Meghan Markle Was "Set Up for an Incredible Amount of Abuse," Says This Actress
Denée Benton relates to the Duchess in more ways than one.
When it was revealed that Prince Harry was dating an American actress – and not a member of the Royal clan or British bourgeois – many people were stunned. However, when they learned that Harry's new girlfriend was a person of color, there was quite a deal of abuse unleashed at a very public level. In the media, Meghan got subtly slewed by some of the press, and trolls attacked her and her upbringing. And, the now-Duchess of Susex alleges she was also discriminated against within the Royal family, with Harry maintaining that close family members said some very racist and unkind words about her relating to her skin color. Now, an actress is chiming in about the abuse Meghan endured.
Denée Benton, who stars in The Gilded Age, opens up about how race has impacted her life, even when it comes to watching her favorite period dramas on television. "I was with the rest of the world binging Downton Abbey," she told Tatler, adding that she felt disconnected due to the fact that nobody looked like her. "Unfortunately, whitewashing can be such an intentional part of keeping people out of stories so that we don't feel empowered," she said.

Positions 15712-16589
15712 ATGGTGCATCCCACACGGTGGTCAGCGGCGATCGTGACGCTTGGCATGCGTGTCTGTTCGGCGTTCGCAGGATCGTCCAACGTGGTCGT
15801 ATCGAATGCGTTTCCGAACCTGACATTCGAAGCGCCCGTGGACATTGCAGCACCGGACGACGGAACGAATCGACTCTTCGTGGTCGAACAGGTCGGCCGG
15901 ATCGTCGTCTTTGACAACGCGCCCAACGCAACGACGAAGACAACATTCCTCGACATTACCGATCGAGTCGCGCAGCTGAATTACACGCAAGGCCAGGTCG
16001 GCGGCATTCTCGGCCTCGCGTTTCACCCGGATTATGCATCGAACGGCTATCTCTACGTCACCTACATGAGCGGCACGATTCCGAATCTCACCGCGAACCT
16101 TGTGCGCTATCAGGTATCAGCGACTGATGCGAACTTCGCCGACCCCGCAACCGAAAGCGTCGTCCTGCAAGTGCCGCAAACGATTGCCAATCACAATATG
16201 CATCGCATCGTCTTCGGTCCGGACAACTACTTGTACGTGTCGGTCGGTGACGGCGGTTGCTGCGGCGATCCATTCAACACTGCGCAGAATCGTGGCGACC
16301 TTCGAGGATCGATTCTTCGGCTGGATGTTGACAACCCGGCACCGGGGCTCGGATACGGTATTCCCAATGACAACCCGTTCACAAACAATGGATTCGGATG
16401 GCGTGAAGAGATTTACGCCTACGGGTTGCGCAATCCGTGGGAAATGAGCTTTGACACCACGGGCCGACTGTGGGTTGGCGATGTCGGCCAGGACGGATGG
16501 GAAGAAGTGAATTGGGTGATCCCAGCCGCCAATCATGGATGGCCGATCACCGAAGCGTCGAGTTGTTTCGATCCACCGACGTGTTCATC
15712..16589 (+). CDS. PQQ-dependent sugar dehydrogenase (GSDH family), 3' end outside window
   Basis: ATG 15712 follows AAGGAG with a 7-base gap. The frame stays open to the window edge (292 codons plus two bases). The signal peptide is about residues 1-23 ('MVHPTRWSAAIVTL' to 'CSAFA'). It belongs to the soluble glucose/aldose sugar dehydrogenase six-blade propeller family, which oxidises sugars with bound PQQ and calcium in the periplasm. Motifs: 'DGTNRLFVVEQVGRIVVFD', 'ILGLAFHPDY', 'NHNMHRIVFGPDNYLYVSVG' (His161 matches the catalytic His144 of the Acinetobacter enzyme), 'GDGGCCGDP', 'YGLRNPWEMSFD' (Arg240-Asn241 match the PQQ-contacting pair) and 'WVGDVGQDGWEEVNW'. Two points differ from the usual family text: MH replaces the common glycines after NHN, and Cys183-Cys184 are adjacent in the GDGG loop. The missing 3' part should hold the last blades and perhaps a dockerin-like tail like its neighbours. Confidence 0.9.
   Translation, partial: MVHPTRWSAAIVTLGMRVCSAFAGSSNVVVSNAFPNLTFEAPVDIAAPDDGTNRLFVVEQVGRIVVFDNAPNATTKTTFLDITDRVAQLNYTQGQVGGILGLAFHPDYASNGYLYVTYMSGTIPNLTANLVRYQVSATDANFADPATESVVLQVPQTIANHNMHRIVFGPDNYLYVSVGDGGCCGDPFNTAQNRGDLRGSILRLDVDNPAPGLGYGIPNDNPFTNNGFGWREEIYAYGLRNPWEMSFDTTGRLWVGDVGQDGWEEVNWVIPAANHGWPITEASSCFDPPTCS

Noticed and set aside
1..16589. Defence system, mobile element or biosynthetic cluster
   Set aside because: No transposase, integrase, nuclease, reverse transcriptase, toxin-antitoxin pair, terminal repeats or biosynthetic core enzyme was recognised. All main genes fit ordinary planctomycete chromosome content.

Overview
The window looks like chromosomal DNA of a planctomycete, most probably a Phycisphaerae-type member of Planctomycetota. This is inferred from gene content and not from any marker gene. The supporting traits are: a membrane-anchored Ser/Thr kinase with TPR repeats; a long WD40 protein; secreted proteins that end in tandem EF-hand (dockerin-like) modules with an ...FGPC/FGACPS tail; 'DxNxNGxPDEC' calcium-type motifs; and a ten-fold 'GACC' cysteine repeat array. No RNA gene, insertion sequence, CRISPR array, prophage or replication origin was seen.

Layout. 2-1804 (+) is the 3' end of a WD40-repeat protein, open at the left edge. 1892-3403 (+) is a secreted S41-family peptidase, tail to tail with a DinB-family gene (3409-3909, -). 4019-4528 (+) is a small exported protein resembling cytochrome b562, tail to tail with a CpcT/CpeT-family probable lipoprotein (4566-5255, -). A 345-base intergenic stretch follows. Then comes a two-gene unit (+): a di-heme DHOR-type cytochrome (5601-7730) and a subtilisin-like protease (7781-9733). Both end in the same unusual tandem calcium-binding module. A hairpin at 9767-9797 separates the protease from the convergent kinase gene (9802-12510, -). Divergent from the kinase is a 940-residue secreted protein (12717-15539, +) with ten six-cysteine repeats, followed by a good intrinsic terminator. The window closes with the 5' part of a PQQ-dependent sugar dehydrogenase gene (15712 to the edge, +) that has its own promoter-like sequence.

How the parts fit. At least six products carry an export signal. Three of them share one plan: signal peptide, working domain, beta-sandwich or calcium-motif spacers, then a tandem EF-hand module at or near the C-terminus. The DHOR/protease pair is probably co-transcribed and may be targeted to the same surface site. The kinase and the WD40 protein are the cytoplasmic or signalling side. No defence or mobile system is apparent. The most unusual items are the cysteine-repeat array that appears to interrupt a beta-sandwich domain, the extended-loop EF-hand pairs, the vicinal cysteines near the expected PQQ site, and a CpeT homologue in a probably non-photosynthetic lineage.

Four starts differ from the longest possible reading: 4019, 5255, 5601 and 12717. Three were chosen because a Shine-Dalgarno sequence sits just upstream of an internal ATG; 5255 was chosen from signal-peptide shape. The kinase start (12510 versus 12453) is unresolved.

Benton brought up Meghan's famous interview with Oprah, explaining why she and Harry stepped down as working Royals. She discussed not only the implied racism she experienced, but the fact that nothing had been done to help her when she was struggling with suicidial thoughts. "Nothing was ever done," Meghan told Oprah. "So we had to find a solution."
"It's such a layered conversation, obviously," said Benton. "Being the first and only [person of color], you're really set up for an incredible amount of abuse – the system isn't set up to support you. And I think that [because of] the lineage of the really profoundly devastating effects of colonization as it relates to the monarchy, you can't necessarily just pop a black person in."
She continued: "It requires a lot of reckoning. Unless you're ready to do that work, then the person who's put in that position ends up suffering more than the changes they are able to make. It's [going to take] much more than one person coming in to trigger all of that change. It doesn't really work. They just get eaten alive or make the choice to protect themselves and [in the latter case], I'm like, power to you, sis!"
Benton herself says she connects with the Royals. "My friends joke I must have been royalty in a past life," she continued. "I don't know why. Maybe because I'm not afraid to ask for help and support, or for someone to bring me nice things."